The primary difference between a demand deposit and a term deposit is access to funds. With demand deposit accounts, account holders can easily deposit and withdraw funds as many times as needed, provided they have the necessary funds. And, even if they overdraw from their account, many banks and credit unions offer overdraft protection. Term deposits usually don’t allow for any withdrawals without the account holder suffering some sort of penalty — they may lose any interest they’ve accrued on their money and they may have to pay a fee. They can regain access to their funds, but it’s often not to their benefit to do so before the deposit has fully matured. The next key difference between DDAs and term deposits are interest rates. Checking accounts often don’t offer any returns, and while savings accounts do, the rates can be low when compared to term deposits. If there is interest, the money may compound monthly, quarterly, or yearly, but it depends on the bank and the account Term deposits, on the other hand, often pay higher interest than DDAs, but the amount of interest varies depending on the product and institution. To receive interest on a term deposit, the funds must be left with the financial institution for a specified period of time. Interest is not paid until the term has ended.  

How to Open a Demand or Term Deposit Account

An easy way to open either account is to go to a nearby bank or credit union. Another option is to open a bank account online. These days, it’s more than possible to do a majority of your banking online, so don’t restrict yourself to only banks that have physical locations in your area. To open either a DDA or term deposit account, do research on the banks, credit unions, and online banks that offer the best rates with the lowest (if any) monthly fees. While you may not be interested in APY, there’s no reason not to include that in your decision-making process. High interest savings accounts can often compete, if not beat, term deposit accounts when it comes to returns. Once you’ve found an account you’re interested in opening, you will need to submit an application, which should only take a few minutes to do online. You will likely need to make an initial deposit, so you will need to provide your current bank information (routing and account number) to the new bank to initiate a money transfer.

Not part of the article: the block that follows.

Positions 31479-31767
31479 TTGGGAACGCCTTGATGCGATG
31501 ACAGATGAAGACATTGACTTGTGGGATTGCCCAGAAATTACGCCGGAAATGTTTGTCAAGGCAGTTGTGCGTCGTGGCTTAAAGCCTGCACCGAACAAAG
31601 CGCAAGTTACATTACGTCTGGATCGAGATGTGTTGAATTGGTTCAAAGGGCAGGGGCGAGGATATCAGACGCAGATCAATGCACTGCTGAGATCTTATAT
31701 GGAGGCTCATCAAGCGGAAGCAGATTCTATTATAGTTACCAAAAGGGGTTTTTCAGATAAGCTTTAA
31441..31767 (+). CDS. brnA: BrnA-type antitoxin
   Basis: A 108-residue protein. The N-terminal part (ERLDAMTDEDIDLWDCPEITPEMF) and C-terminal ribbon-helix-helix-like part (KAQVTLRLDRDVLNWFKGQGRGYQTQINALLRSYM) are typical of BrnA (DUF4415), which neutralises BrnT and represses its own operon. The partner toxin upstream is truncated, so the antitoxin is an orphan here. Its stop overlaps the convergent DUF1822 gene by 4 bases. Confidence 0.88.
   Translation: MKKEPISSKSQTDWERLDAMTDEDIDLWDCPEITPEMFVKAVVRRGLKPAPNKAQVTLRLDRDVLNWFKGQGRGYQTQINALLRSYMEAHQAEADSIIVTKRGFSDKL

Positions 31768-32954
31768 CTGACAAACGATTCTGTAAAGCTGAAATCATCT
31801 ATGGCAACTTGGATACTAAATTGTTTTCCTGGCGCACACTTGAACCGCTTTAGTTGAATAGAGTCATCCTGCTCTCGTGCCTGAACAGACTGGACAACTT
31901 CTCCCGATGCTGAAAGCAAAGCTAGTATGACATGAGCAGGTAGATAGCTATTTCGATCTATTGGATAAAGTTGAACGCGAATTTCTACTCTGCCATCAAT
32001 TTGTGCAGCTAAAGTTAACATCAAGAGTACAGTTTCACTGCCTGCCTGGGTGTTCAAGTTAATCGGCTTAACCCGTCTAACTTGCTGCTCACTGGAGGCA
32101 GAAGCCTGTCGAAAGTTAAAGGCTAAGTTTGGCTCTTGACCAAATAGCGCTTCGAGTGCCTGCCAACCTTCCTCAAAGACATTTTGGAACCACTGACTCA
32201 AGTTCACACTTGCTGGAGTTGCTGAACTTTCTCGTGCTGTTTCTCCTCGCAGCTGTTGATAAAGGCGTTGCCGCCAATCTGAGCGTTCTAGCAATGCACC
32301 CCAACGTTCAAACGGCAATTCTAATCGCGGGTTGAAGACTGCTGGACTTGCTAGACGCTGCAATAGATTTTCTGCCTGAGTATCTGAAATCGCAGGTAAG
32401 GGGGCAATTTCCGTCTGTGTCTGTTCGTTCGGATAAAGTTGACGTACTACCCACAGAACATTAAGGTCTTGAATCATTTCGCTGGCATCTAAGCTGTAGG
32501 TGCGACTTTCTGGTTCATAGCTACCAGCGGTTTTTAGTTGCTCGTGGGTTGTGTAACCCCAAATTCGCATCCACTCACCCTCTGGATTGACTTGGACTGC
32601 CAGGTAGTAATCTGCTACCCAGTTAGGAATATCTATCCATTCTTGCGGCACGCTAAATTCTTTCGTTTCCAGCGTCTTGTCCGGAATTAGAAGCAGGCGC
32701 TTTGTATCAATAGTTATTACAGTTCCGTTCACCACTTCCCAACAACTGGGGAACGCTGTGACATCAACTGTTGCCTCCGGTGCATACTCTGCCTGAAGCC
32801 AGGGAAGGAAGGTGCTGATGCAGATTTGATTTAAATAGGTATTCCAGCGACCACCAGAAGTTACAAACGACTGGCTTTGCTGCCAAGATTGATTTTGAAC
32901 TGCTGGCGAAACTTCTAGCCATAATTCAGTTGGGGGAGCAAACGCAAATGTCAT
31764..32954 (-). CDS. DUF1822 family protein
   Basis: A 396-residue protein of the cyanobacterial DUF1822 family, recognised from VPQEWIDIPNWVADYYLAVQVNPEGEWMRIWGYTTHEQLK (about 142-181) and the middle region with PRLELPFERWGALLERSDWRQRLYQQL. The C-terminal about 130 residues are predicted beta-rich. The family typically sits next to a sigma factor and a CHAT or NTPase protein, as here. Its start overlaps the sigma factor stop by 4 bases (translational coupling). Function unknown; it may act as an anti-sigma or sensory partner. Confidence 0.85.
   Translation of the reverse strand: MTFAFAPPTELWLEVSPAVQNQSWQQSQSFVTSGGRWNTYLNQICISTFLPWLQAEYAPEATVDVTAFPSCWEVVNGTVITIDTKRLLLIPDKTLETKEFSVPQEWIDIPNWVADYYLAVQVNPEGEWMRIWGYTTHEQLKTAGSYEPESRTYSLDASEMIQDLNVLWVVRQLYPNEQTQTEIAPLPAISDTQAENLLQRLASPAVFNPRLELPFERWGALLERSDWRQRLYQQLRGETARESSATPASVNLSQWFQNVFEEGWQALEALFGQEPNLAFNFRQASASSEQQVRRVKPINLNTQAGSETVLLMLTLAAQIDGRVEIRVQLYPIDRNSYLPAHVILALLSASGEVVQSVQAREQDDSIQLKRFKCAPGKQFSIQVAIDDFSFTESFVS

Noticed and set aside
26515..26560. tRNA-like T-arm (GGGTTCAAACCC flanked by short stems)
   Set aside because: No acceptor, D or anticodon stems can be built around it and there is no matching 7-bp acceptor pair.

The Takeaway

A demand deposit account allows account holders access to their personal funds on an as-needed basis. There is no penalty or fee for accessing the money. For term deposits, there is a fee if you withdraw your money before the term is finished. The benefit, however, is a higher APY. Which one is best will depend on your financial situation and your daily liquidity needs.  If you’re attracted to term deposits because of the higher APY, you may want to consider a high interest savings account. High interest savings accounts allow you to earn interest on your money, but still have access to it at any given time.Lantern can help you compare high interest online savings accounts and find today’s best rate.

Frequently Asked Questions

What is the minimum deposit required for a term deposit account?
Can I withdraw money from a term deposit account before maturity?
What happens if I withdraw money from a demand deposit account too frequently?
Photo credit: iStock/Rockaa

About the Author

Lauren Ward

Lauren Ward

Lauren Ward is a personal finance expert with nearly a decade of experience writing online content. Her work has appeared on websites such as MSN, Time, and Bankrate. Lauren writes on a variety of personal finance topics for SoFi, including credit and banking.